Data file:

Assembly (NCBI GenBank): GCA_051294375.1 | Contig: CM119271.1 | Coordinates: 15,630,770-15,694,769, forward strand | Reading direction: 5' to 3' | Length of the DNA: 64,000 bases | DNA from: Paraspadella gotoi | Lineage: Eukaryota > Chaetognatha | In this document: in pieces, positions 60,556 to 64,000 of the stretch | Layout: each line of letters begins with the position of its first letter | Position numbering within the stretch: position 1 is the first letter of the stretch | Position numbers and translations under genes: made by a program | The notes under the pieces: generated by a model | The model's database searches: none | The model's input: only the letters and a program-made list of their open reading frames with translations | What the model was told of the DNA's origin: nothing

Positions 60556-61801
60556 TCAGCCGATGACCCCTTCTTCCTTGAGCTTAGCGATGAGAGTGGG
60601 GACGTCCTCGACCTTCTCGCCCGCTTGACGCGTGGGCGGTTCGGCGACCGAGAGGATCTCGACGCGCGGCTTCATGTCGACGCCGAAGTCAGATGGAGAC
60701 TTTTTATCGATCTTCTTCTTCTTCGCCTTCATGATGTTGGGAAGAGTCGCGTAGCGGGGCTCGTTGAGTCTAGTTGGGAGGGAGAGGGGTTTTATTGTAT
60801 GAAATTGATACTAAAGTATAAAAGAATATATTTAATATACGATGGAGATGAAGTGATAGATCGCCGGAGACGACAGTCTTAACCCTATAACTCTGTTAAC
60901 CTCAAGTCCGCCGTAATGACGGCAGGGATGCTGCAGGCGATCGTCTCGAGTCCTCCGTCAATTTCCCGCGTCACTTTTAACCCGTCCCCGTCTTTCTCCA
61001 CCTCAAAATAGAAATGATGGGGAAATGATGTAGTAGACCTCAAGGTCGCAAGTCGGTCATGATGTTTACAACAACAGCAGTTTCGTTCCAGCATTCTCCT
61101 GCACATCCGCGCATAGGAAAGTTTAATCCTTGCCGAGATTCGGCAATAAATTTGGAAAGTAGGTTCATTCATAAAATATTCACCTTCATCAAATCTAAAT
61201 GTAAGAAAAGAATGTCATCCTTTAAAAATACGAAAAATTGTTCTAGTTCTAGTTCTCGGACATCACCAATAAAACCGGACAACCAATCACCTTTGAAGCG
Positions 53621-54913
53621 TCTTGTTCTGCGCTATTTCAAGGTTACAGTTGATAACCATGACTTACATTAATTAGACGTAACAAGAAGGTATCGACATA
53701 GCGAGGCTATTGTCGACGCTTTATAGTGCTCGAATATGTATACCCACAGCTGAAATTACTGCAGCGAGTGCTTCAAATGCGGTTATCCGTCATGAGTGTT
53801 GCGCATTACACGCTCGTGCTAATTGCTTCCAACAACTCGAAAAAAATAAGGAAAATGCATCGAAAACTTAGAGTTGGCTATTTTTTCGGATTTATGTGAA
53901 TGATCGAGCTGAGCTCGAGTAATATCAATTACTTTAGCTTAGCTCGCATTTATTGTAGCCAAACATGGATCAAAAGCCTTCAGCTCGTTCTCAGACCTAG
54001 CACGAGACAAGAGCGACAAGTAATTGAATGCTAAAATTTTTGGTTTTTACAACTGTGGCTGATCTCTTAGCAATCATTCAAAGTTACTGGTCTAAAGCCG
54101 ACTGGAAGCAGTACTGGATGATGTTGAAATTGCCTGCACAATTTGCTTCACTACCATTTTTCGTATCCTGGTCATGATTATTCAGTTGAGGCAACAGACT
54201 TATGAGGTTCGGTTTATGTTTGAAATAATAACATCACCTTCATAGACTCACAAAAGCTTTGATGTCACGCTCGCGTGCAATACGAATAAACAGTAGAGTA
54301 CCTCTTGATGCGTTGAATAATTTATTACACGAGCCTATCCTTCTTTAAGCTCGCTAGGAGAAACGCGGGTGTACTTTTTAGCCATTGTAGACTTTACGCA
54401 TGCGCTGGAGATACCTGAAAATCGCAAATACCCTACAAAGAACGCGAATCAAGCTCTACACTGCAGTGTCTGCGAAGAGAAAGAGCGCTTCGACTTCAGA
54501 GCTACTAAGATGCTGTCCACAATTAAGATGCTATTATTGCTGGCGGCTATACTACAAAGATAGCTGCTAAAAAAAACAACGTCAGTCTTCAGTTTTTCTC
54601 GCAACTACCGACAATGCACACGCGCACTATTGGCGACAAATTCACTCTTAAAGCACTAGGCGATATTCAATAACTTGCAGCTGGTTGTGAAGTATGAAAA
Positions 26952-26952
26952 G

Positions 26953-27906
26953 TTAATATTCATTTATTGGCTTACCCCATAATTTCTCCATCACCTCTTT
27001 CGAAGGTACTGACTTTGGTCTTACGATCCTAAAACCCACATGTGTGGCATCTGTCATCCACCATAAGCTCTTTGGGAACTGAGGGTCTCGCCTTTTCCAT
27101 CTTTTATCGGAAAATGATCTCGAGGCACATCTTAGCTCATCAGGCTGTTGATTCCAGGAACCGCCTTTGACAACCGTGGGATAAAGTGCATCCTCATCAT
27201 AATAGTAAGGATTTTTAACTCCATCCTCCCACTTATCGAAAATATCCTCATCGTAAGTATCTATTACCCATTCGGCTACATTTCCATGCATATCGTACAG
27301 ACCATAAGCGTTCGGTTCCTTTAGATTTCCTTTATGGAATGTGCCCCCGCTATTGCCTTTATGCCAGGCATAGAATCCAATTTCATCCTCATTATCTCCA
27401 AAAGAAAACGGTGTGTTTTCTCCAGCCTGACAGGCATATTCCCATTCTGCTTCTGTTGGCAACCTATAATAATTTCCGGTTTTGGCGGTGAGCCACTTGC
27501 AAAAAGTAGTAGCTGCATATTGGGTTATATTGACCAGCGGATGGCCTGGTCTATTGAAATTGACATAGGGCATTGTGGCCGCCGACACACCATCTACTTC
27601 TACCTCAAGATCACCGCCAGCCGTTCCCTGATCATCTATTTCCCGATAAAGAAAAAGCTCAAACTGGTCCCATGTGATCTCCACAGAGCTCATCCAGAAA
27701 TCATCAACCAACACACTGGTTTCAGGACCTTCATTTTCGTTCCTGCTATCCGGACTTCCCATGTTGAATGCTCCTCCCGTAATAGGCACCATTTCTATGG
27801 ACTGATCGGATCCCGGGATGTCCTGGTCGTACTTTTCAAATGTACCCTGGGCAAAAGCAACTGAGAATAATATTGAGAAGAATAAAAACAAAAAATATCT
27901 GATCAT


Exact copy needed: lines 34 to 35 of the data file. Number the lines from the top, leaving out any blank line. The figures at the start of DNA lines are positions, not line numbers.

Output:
27701 TCATCAACCAACACACTGGTTTCAGGACCTTCATTTTCGTTCCTGCTATCCGGACTTCCCATGTTGAATGCTCCTCCCGTAATAGGCACCATTTCTATGG
27801 ACTGATCGGATCCCGGGATGTCCTGGTCGTACTTTTCAAATGTACCCTGGGCAAAAGCAACTGAGAATAATATTGAGAAGAATAAAAACAAAAAATATCT